Catching-up to My Subconscious

Alas, yes, this is another story about me stumbling and bumbling my way only to realize what I should have known in the first place. I should probably think of myself as the little whirlwind who could. I get things done, but it’s oh so messy. It’s me right where I’ve always been, a mass of contradictions, a true INFJ.

I just finished drafting Following the Essence Stone, my novel that bridges the gap between Carrdia and Pannulus. I’ve already talked about how finding a story for Ametha’s character was a chore that took a lot of years. This time, I’m happy to say, I found it. It worked!

Courtesy: Pixabay
Courtesy: Pixabay

In a way, then, that makes Essence Stone the fourth Pannulus novel, but today I’m talking about what has, in a way, become lost in the whirlwind that I am. I mean, the first Pannulus novel, Stealing Light.

Unlike Essence Stone, I didn’t struggle to uncover the story for Stealing Light. It flowed with ease. There were two issues and neither of them had anything to do with the plot. The first was that the poor novel, as I said, was the first I wrote in Pannulus so I was still working out a lot of the worldbuilding. That’s a problem to be expected.

The other problem, though, is the one that’s haunted the novel and led to it being the first drafted, but the fourth to have what I might call a finished second draft. The primary POV. It seems simple (there are only two primary characters, after all), but it’s wavered back and forth for one reason or another for several years.

First, a few details. The novel introduces a Pannulus series to take place at Thornwillow School for the Gifted. It’s located on the vast Karthington estate on Cape Caprice, which juts into the Vortex Gulf. The cape is the closest land to the country’s mysquanmic vortex (think of it as a fissure releasing concentrated magic). It’s impact on the entire island group is profound. It can be a great aid, but it also suppresses the birthrate—a lot.

The magic concentration means that life on Cape Caprice is a bit, well, wonky.

©2020 CA Hawthorne

The school is housed in an abandoned fortress dating back to the nation’s first days. It’s a boarding school lasting for six years, ages 16 to 22. Students of the same year advance together. Within the years are small groups that include one student each possessing one of the five common gifts. Stealing Light introduces the first ever group to contain those five plus two with more rare gifts, one of which hasn’t been seen for over a century.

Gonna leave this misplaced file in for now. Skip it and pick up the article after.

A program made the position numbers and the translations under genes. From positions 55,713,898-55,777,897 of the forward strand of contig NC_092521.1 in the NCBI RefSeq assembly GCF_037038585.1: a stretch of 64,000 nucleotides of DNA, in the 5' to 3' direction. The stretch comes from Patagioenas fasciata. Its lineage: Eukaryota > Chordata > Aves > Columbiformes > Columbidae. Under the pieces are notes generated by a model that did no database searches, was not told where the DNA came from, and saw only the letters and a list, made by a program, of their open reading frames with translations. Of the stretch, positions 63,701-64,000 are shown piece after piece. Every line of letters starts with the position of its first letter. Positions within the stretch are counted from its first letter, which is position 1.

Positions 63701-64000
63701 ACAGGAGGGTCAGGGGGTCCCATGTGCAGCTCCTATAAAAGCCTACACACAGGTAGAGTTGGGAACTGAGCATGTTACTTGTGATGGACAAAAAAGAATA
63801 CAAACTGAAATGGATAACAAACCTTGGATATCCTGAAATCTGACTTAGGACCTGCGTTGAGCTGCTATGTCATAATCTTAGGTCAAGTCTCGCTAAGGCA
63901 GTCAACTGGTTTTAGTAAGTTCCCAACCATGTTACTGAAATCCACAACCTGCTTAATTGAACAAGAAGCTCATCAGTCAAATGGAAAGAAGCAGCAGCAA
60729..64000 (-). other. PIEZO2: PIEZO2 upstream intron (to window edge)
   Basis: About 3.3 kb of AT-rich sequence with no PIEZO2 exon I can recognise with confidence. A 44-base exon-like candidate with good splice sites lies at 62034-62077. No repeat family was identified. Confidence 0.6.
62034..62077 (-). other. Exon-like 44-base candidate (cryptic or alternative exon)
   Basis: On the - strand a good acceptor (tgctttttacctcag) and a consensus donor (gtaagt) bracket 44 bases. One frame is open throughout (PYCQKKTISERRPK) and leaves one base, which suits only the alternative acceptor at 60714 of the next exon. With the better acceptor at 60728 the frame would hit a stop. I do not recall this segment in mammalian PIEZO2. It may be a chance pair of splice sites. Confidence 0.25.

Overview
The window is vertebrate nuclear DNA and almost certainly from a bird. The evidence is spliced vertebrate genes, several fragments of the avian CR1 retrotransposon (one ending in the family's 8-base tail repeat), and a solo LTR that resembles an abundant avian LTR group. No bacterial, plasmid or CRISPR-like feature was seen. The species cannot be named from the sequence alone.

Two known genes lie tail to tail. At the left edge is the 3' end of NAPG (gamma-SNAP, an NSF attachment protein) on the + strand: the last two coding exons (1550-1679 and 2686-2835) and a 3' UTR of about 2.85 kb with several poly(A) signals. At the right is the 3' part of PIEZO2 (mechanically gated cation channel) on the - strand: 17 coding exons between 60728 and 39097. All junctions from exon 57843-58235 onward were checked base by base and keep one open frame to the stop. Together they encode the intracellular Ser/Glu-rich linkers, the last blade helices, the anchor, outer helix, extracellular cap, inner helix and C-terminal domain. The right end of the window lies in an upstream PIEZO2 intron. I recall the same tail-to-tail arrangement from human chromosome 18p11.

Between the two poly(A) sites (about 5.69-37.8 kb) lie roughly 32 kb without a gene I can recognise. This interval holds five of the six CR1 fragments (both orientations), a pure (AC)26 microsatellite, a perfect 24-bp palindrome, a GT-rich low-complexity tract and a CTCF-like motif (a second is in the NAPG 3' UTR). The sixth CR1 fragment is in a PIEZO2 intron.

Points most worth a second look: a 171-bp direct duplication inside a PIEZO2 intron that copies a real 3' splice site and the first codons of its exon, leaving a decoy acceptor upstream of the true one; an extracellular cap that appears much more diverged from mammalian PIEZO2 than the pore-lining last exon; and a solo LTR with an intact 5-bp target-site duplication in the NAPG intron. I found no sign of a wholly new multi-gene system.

That was the backdrop for the series. The actual novel begins in the capital city of Arthune and brings together Seeker professor Tharlise Martavien and the abused, soon to be sacrificed (yes, literally) child of a crime boss and cultist who believes in purity. That child becomes Vistanna.

So, who’s story is it?

Version One was begun entirely in Tharlise’s POV. I’d envisioned it as an introduction to the series and would only be a novella. When I reached 40K I realized I had something far bigger and the story was contorting itself to account for what was happening to Vistanna.

Version Two switched the POV to Vistanna, but by 75K I realized that I was causing the opposite problem, that, yes, Tharlise was critical to the story. I scrapped that one, too.

Version Three melded the two POVs together to great success and enabled the story to move to its conclusion at about 125K. I still viewed it as Vistanna’s novel, though, and opened with her, though strangely it was a Tharlise chapter that ends the novel (more on that).

Pannulus. ©2020 CA Hawthorne

Following Version Three, a number of events occurred. The first was that I wrote six novelettes, one each for each of the other six members of the group she’d be included in at Thornwillow (she possesses that rarest gift). That not only deepened their characters, but also deepened the groups hidden purpose.